Situation Report: More Mosul problems; Trump and Bergdahl headed for a collision; NATO in the Med.; ISIS hit Tunisia; Russian defense cuts, South Korean exercises rile the North; and lots more
By Paul McLeary with Adam Rawnsley More snags in Mosul plans. Iraq’s dangerously fractured politics are throwing up some real roadblocks for the Iraqi army as it attempts to gather troops and momentum to make a play for the Islamic State-held city of Mosul. Even as the Iraqi army deploys troops — under the eyes ...
By Paul McLeary with Adam Rawnsley
More snags in Mosul plans. Iraq’s dangerously fractured politics are throwing up some real roadblocks for the Iraqi army as it attempts to gather troops and momentum to make a play for the Islamic State-held city of Mosul.
Even as the Iraqi army deploys troops — under the eyes of American advisors — just south of the city at a base near the town of Makhmour, Iranian-backed factions in Baghdad are demanding a role in the fight. The Shiite militias were kept out of the fight in Ramadi, a fact of life they don’t want to see repeated in Mosul, Iraq’s second-largest city. The Kurds, likewise, have a real stake in the fight in Iraq’s north. All of the jostling has complicated plans to retake the city in the coming months, and some Iraqi politicians don’t see an end in sight. Consider this, courtesy of the Wall Street Journal: “Whomever thinks this battle will happen in 2016 is either a daredevil or believes he is Rambo,” said Mashaan al-Jabouri, a Sunni politician whose son commands a Sunni militia. “Ramadi was a good victory but Ramadi is a village that was masquerading as a city.”
Just last week, FP’s Paul McLeary and Dan De Luce took stock of the momentum to hit the city, and found U.S. generals and policymakers laying the rhetorical groundwork for the assault to begin sooner rather than later.
Tremendous, really classy testimony. Somehow, things might get even weirder. There’s a chance that Donald Trump might end up playing a part in the ongoing Bowe Bergdahl saga, and we don’t know how to feel about it. Over the weekend, SitRep received a letter that Bergdahl’s legal team previously sent Trump, asking for more information about some of the more colorful comments the candidate has made about the Army sergeant.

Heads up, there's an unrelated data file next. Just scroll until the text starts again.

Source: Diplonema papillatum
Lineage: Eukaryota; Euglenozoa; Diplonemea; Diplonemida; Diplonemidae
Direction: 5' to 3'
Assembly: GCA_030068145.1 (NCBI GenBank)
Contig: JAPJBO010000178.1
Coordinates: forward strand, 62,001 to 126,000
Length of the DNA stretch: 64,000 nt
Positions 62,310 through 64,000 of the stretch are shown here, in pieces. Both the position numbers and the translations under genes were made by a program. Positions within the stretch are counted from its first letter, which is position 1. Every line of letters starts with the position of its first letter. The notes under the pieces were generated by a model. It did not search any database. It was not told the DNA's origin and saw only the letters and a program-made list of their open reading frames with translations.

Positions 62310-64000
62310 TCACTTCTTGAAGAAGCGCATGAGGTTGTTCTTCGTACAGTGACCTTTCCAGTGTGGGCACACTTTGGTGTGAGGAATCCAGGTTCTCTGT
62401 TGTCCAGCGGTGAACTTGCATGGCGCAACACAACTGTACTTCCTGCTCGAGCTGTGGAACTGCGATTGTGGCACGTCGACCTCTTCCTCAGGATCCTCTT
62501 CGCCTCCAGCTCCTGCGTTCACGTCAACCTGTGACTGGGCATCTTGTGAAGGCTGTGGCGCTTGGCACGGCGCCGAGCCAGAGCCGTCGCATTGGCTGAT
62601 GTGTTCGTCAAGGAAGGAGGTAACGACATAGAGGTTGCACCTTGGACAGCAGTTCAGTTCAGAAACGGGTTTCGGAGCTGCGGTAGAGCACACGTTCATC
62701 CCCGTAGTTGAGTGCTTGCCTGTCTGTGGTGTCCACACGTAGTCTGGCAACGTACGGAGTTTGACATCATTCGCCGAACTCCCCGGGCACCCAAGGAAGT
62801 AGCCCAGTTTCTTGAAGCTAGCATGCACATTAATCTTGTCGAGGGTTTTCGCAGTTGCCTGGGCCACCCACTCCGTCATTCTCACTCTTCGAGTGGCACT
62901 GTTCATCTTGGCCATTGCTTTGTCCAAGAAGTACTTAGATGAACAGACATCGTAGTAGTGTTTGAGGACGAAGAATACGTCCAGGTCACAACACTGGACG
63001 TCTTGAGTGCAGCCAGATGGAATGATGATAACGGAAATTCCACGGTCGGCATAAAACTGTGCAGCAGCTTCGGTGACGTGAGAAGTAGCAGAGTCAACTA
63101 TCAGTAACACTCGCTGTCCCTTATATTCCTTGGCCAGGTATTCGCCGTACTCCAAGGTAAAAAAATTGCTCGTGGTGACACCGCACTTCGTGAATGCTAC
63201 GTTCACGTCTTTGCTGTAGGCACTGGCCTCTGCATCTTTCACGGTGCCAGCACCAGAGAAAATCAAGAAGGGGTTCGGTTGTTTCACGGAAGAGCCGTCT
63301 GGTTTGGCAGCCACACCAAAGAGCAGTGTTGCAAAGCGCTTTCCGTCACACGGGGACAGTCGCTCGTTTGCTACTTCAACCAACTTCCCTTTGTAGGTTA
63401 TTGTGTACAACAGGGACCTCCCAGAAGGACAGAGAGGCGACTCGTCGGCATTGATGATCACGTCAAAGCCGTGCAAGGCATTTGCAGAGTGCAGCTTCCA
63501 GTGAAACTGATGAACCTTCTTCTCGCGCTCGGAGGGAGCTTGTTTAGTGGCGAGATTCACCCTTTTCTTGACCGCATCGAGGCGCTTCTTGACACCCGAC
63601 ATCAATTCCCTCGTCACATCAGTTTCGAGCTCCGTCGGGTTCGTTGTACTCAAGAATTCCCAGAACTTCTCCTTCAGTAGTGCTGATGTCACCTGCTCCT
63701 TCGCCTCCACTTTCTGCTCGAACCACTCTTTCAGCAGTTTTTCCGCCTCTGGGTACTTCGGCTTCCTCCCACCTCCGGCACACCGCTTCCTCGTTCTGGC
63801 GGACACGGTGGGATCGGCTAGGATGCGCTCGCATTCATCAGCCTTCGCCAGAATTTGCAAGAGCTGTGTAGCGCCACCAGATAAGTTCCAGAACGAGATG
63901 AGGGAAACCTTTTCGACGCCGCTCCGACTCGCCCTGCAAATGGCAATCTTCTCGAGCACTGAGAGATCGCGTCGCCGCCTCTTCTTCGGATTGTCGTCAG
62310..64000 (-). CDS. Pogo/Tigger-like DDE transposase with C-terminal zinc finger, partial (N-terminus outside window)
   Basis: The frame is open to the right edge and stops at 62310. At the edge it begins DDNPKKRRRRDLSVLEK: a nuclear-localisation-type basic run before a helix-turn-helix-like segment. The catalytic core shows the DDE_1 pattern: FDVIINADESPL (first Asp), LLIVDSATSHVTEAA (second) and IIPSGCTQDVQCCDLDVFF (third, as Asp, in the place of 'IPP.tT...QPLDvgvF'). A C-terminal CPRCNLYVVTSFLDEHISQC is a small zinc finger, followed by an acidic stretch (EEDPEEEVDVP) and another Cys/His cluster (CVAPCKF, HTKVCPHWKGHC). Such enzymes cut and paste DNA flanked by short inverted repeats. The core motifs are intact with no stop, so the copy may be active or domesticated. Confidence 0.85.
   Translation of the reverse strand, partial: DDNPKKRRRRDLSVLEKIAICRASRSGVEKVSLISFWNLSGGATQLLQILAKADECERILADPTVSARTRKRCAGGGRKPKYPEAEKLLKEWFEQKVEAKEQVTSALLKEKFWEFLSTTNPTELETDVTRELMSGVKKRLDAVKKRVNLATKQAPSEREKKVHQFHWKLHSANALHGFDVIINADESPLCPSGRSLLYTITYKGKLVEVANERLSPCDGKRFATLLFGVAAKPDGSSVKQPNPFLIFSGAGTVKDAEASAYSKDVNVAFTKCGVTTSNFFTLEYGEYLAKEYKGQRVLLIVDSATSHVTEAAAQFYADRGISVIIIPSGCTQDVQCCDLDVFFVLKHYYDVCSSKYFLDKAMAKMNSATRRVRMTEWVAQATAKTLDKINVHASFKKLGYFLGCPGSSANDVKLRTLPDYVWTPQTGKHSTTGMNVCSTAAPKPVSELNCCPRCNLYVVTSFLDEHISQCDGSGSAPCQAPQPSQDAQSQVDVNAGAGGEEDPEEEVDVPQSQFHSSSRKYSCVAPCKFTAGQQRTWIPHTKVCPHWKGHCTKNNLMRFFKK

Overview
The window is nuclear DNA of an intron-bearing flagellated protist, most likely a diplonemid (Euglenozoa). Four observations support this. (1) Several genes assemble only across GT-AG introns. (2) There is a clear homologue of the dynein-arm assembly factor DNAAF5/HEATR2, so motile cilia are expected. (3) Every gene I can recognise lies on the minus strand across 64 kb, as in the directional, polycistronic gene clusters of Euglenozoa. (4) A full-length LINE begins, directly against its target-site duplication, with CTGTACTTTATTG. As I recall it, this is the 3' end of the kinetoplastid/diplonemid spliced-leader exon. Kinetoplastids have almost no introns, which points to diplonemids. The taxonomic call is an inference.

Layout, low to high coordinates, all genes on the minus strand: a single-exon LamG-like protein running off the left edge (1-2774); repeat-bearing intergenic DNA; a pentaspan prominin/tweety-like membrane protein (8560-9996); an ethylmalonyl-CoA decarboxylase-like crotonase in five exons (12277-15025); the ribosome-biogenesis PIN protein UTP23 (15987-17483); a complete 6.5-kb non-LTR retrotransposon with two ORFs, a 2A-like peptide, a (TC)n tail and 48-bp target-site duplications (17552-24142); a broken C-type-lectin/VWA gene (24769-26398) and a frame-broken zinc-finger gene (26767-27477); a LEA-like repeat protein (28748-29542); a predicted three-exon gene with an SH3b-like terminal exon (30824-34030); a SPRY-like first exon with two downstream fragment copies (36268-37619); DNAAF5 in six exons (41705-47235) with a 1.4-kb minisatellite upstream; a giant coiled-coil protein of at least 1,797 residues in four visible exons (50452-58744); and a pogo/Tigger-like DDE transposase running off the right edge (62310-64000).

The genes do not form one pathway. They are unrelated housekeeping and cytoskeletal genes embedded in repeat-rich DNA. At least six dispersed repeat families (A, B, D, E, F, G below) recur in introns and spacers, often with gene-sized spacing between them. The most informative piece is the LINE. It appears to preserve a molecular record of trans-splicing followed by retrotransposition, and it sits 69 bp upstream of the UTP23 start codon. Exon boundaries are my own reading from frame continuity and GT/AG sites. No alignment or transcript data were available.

“I request to interview you as soon as possible about your comments about Sergeant Bergdahl,” the letter from Bergdahl’s lawyer said. “Based on your personal knowledge of matters that are relevant to Sergeant Bergdahl’s right to a fair trial this interview will help us determine whether to seek a deposition order under Rule of Court-Martial 702 or your personal appearance as a witness” at the court martial. Trump, you’ll recall, has said that Bergdahl “should have been executed” for walking off his post in Afghanistan in 2009.
No bases, no airstrips. Reports keep surfacing that American forces are operating out of an airfield in Kurdish-held territory of northern Syria, and the U.S.-led coalition deeps denying it. In January, several outlets, including CNN, reported that at least some of the 50 American commandos operating in Syria had started using the Rmeilan airstrip, after reports surfaced that the runways there had been lengthened considerably.
U.S. officials quickly said that no troops had taken over any airstrip in the country. Now a new story is out from Kurdish news sources — picked up by Reuters — that two airstrips, one in Rmeilan and another near Kobani, are being prepared for use. Monday morning, spokesman for the American-led coalition Col. Chris Garver tweeted to Reuters: “This story is inaccurate. The US is not building air bases in northern #Syria.” he said that the 50 U.S. commandos in the country are only advising the Syrian Democratic Forces, a coalition made up of Sunni Arab, Kurdish and other militias. The truth is out there.
Words under the bridge. In his new book, U.S. diplomat Zalmay Khalilzad — former ambassador to Iraq, Afghanistan and the U.N. — says that American and Iranian officials held a series of meetings before the U.S. invasion of Iraq in 2003. The talks in Geneva featured Mohammad Javad Zarif, then-Iranian ambassador to the U.N. and current foreign minister. “We wanted a commitment that Iran would not fire on U.S. aircraft if they accidentally flew over Iranian territory,” Khalilzad wrote. The Iranians agreed. “We also hoped Iran would encourage Iraqi Shiites to participate constructively in establishing a new government in Iraq,” he wrote. The whole thing fell apart after President George W. Bush’s infamous “Axis of Evil” speech, and Iran continued its support of different terrorist groups. “I am convinced that if we had combined diplomatic engagement with forcible actions, we could have shaped Iran’s conduct,” Khalilzad wrote.
No deal, but how much is shipping? Remember that $3 billion that Saudi Arabia pledged to give to Lebanon to buy French-made weapons? Well, the deal is off. Sort of. Riyadh said over the weekend that the cash is still headed to French defense firms for the hardware, but the Saudi military will keep the gear for themselves. The reason? Saudi officials don’t like the influence Hezbollah wields over the government in Beirut. “We have a situation where Lebanon’s decisions have been hijacked by Hezbollah. The contracts will be completed but the clients will be the Saudi military,” Saudi Foreign Minister Adel al-Jubeir said at a news conference in Paris. The six-member Gulf Cooperation Council declared the Iranian-backed Hezbollah a terrorist group last month, and since the group has members in the Lebanese parliament, the deal is a no go.
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Who’s where when